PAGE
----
Yert Dep. 54:15-55:7, June 12, 2018.

However, Mr. Sweet testified as follows:

Q. Did you remove, at any point, any documents that had the name Holland Trading
in them?
A. We never purchased International FreeStyle from Holland Trading.
Q. Did you remove any documents that were to or from Holland Trading?
A. If those were in there, those would have been removed because I know that we
never bought International FreeStyle from them.

Sweet Dep. 43:18-44:9, Mar. 13, 2018.

Mr. Sweet’s deposition continued:

Q. And one of the reasons that a document would be pulled from that production is
that it discussed a potential sale or purchase of International FreeStyle from
someone who you knew, in fact, never purchased or sold International FreeStyle
with H&H; right?
A. All right . . . . I don’t remember the specifics of it, but I do remember [Mr. Yert]
saying early on, that if we didn’t do business with them, buy or sell, that that’s not
the documents we were looking to produce. So in the course of going through the
filter, I realized that there was some people in there, only because I recognized the
names, so those ones, I would flag and then I would ask him, you know, you sure
these don’t need to be in there, and he would say, remove them.
Q. So what – what names did you recognize as you were going through?
A. Well, one of the bigger ones that sticks out now, because of the course of the
case, would have been Holland Trading.

Sweet Dep. 130:24-131:23, Mar. 13, 2018.

Mr. Sweet’s declaration in opposition to the instant motion is at odds with his deposition

testimony where he testified as follows:

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Q. Was Howard Goldman one of the custodians that you left in Outlook as someone
who potentially had something to do with the purchase and sale of FreeStyle test
strips.
A. That’s not how we did it. We said that we removed custodians that – as you call
them, custodians that didn’t have anything to do with the test strips.
Q. Was Howard Goldman one of the people you removed.
A. No.

Sweet Dep. 99:18-100:4, Mar. 13, 2018.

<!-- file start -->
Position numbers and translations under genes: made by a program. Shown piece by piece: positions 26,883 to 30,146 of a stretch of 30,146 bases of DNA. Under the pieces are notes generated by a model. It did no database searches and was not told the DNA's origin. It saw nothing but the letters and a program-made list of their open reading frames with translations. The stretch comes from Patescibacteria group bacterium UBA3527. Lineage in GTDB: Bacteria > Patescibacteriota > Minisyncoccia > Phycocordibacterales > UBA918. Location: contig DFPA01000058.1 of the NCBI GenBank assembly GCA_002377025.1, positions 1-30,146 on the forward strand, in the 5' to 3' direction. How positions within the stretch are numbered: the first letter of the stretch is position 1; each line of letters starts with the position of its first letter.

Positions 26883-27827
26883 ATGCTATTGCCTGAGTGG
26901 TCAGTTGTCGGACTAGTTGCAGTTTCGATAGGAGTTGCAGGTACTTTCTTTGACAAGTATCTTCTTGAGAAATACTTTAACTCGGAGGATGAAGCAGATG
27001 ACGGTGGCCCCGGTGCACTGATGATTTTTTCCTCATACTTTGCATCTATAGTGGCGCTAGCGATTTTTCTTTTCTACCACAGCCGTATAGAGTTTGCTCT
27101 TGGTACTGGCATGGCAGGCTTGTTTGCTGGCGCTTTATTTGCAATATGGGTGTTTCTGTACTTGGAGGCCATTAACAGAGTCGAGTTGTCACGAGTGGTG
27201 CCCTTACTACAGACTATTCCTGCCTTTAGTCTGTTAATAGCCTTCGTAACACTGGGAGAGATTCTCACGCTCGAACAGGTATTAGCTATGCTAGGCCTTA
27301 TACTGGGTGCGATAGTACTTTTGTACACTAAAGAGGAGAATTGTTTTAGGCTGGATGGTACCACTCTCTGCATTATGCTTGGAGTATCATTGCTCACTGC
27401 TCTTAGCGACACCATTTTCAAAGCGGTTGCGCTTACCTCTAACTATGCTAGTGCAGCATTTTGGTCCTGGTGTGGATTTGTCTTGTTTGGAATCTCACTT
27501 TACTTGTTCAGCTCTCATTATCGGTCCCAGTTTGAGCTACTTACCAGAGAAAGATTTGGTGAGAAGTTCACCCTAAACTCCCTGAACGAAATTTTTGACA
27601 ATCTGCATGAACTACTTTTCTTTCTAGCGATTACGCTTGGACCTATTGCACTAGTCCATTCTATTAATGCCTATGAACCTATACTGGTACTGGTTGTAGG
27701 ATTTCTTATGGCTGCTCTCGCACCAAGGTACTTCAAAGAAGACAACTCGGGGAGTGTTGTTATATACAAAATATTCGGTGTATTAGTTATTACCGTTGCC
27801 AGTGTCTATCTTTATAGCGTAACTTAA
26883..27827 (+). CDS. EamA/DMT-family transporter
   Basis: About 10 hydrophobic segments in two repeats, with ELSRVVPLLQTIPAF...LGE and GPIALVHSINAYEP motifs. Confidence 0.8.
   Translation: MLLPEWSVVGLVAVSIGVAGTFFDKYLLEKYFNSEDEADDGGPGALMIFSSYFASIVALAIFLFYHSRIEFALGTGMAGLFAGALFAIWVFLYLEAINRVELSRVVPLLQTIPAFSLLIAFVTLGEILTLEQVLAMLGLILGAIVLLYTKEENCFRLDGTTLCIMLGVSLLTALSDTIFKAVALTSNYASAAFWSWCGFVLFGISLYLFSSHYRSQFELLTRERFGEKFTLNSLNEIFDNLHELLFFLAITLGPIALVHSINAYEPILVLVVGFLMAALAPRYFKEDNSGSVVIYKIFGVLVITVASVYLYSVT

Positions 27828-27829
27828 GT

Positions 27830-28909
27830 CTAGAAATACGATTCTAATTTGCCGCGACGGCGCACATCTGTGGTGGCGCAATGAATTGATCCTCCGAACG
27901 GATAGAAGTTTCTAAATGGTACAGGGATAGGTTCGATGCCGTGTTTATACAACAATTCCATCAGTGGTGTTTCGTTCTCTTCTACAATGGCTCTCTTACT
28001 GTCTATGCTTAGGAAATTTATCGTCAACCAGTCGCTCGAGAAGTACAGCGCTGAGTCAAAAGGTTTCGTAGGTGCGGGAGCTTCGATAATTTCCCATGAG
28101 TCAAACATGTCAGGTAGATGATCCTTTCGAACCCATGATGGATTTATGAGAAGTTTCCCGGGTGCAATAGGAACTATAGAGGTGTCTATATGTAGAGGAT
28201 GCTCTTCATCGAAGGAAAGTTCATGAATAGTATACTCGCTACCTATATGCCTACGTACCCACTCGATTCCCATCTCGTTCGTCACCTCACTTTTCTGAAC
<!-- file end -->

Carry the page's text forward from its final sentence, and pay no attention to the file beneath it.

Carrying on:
Mr. Sweet testified as follows regarding an email between David Gulas and Howard

Goldman:

Q. Okay. I take it from your testimony that this is not the type of document that you
would have removed from production if you reviewed it; is that correct?
A. I don’t believe so, no.
Q. Because it discusses H&H’s sale of International FreeStyle, it says it right there;
correct?
A. Well, because I’m seeing the two words together there, “International
FreeStyle.”
Q. So this would have hit your search terms, you would have expected that correct?
A. That’s what I would have expected, yes.
Q. And you would have not removed this email because it’s an email discussing
H&H’s sale or purchase of International FreeStyle from 2014; correct?
A. I don’t believe this email would have been removed.

Sweet Dep. 103:8-104:8, Mar. 13, 2018.

Contradicting counsel’s assertions that documents were not intentionally removed, Mr.

Sweet now admits that he intentionally removed documents relating to Holland Trading, Howard

Goldman, and Lori Goldman. See Sweet Decl. ¶¶ 9–10. Moreover, despite Mr. Sweet’s testimony

that he wouldn’t have removed the Howard Goldman document discussed above, it was removed

from the original production, as was every other document referencing Howard Goldman, which

could have only been removed by Mr. Sweet. The document discussed in Mr. Sweet’s deposition

was not one of the 197 documents identified by Mr. Pochron that Mr. Sweet using his auditor

account didn’t have access to, and it is undisputed that this document would have been identified

by H&H’s search terms “International” and “FreeStyle”, yet defendants still did not produce it.

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Thus, the H&H defendants’ explanations regarding the Holland Trading, Howard

Goldman, and Lori Goldman documents continue to change as the scent “becomes too fresh and

the trail too hot to risk further non-compliance.” Penthouse, 663 F.2d at 389. After three different

law firms asserted that the H&H defendants did not remove documents, the H&H defendants now

contend that the Holland Trading, Howard Goldman, and Lori Goldman documents were either

not within the Sweet search results, or when faced with a document that was clearly in the search

results that went unproduced, they now say the documents were removed at the direction of Mr.

Yert. The H&H defendants’ position contradicts the arguments made to the Court by three of their

former counsel. Mr. Sweet’s testimony contradicts H&H’s position throughout this litigation.

Moreover, Mr. Sweet’s declaration, which the H&H defendants argue accounts for many of the

withheld documents, is incredible at best. Mr. Sweet states, “I am aware that during the deposition,

I testified that I ‘believed’ [I] would not have removed such documents. But during that deposition,

I was attempting to recall what was a complicated event . . . that had taken place over a year before,

and in which I had no previous experience.” Sweet Decl. ¶ 10.

There is no credible explanation for why the Holland Trading, Howard Goldman, and Lori

Goldman documents were not produced except that the documents were willfully withheld.

Defendants’ explanation that there were no documents withheld, then that any documents that

weren’t produced were due to technical glitches, then that the documents didn’t appear in Mr.

Sweet’s original search, then that if documents were intentionally removed, they were removed